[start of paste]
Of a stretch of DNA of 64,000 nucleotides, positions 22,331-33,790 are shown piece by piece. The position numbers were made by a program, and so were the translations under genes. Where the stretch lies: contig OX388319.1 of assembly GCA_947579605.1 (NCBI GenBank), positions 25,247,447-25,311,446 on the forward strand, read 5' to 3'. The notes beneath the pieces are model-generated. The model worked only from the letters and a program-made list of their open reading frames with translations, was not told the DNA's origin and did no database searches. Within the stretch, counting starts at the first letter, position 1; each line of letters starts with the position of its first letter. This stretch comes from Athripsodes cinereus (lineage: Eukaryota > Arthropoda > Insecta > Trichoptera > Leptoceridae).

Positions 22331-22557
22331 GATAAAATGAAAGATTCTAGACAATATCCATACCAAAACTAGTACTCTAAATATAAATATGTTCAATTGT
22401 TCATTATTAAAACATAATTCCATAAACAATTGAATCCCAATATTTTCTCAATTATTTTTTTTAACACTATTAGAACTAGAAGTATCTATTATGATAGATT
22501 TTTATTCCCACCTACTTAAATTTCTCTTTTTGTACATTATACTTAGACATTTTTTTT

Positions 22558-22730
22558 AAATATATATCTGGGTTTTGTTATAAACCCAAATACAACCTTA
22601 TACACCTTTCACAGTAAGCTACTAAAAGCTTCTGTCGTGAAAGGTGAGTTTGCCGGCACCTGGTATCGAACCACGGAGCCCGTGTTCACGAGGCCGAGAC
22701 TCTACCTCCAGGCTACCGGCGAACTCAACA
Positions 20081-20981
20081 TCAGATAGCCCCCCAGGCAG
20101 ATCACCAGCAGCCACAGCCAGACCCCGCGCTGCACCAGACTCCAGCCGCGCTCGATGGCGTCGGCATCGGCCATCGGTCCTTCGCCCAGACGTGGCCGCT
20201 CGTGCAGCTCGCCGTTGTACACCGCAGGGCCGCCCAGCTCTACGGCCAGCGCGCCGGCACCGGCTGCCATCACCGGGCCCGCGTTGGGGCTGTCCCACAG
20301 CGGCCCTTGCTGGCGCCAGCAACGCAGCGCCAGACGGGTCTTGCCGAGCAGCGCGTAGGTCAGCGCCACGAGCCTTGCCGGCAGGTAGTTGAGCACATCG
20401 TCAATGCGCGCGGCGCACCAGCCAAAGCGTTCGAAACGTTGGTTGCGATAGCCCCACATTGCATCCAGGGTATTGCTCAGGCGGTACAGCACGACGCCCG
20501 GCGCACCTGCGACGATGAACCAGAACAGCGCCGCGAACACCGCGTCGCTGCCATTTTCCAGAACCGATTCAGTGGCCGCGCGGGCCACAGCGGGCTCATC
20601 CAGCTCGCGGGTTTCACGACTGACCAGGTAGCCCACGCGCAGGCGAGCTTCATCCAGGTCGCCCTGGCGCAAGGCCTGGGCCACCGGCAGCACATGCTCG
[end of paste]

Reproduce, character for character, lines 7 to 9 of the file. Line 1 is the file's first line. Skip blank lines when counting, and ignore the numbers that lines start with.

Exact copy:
22558 AAATATATATCTGGGTTTTGTTATAAACCCAAATACAACCTTA
22601 TACACCTTTCACAGTAAGCTACTAAAAGCTTCTGTCGTGAAAGGTGAGTTTGCCGGCACCTGGTATCGAACCACGGAGCCCGTGTTCACGAGGCCGAGAC
22701 TCTACCTCCAGGCTACCGGCGAACTCAACA